Re: [OPSEC] Iotdir early review of draft-ietf-opsec-v6-21

Ted Lemon <> Tue, 16 February 2021 14:19 UTC

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From: Ted Lemon <>
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Date: Tue, 16 Feb 2021 09:19:23 -0500
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Cc: Stuart Cheshire <>, =?utf-8?Q?=C3=89ric_Vyncke?= <>,, Warren Kumari <>
To: Gert Doering <>
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Subject: Re: [OPSEC] Iotdir early review of draft-ietf-opsec-v6-21
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On Feb 16, 2021, at 9:03 AM, Gert Doering <> wrote:
> So, where would that IoT network get their addresses from?

To reach out to the cloud, it can use NAT64. To reach in, it needs IPv6, because there is no practical way to do NAT64 in the other direction. So the IoT router advertises an on-link autoconf prefix on the infrastructure link if there is no prefix on the link, and it advertises a non-default route to the prefix it’s advertising on the IoT network. Both prefixes are ULA prefixes, so it gets them by making them up with a random number generator. :)

> How would the router in my house know that it should listen to this
> RA, so other routed segments will be able to reach the IOT segment?
> (Routers do usually do not listen to RAs)

If you have a multi-subnet home network, you will get the same behavior you get now for IoT devices connected to different links: they won’t be useable other than on the link to which they are attached. In the case of an IoT stub network, you will be able to use devices on the stub network on the link to which it is attached. If you want more than that, you can set up prefix delegation. In principle the stub router could do HNCP where it’s available, but since that’s nowhere, and since HNCP doesn’t solve the naming problem, there’s not much point.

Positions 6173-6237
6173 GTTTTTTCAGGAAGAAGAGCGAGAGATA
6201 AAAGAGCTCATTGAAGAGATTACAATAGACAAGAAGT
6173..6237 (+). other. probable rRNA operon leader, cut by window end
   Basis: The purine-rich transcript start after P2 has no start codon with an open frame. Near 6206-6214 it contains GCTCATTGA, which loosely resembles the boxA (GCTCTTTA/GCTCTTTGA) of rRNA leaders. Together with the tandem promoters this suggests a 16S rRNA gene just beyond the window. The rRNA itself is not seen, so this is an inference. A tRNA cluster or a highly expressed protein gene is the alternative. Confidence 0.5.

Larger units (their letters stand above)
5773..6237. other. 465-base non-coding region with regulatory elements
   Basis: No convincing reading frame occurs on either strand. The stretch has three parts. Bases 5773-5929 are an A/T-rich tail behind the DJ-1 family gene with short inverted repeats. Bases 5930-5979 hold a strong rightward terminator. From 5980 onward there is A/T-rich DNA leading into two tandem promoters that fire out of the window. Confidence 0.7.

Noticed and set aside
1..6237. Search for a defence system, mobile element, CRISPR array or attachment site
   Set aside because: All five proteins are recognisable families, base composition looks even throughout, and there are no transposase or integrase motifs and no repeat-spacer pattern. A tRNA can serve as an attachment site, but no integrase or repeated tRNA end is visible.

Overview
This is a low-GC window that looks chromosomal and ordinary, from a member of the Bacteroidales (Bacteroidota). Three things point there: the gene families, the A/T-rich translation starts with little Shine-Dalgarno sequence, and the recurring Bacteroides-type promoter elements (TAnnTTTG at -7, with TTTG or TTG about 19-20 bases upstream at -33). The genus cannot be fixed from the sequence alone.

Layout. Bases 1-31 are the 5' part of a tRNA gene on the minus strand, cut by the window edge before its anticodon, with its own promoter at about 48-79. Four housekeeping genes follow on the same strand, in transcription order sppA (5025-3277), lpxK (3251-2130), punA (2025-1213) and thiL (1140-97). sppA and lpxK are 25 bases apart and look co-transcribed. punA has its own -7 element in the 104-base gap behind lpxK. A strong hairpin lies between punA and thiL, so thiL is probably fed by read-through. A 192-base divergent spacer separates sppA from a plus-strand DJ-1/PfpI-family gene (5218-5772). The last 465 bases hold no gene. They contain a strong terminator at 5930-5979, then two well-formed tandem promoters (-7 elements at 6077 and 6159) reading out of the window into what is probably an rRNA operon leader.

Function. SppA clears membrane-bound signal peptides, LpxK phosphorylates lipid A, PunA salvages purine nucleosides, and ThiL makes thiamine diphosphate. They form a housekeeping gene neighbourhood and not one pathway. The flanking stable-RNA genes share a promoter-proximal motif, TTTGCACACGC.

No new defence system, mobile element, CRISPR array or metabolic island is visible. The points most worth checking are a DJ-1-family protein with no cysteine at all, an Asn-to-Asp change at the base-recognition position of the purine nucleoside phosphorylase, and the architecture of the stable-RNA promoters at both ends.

> Because hosts do not send their outgoing packets to the "right" router,
> depending on source address, even if they should - and because routers do
> not honour RAs, so if the hosts sends a packet to the "wrong" router, 
> it will not be forwarded by "router A" to "router B", so it can be sent
> to the correct ISP.  Assuming BCP38 filtering on the ISP side, of course.
> HNCP had/has the potential to make that work in a very nice way.

Actually that would be Babel. HNCP doesn’t solve this problem.

> Coming back to the original question: I think permitting some random
> device to inject RAs into arbitrary networks to connect IoT stub networks
> fully conforms to the mantra "the 'S' in IoT stands for 'Security’"

What distinguishes a “random device” from a “not random device”? That’s the problem. If you are really concerned, you could have your “not a random device" filter out default RAs, but that would still cause operational problems—just fewer of them.

And BTW HNCP is no more secure than RA. And on an HNCP network RAs are vital for informing hosts of which router to communicate with, because default routes won’t work in a self-configuring mesh topology.

You might want to read the document I pointed you to.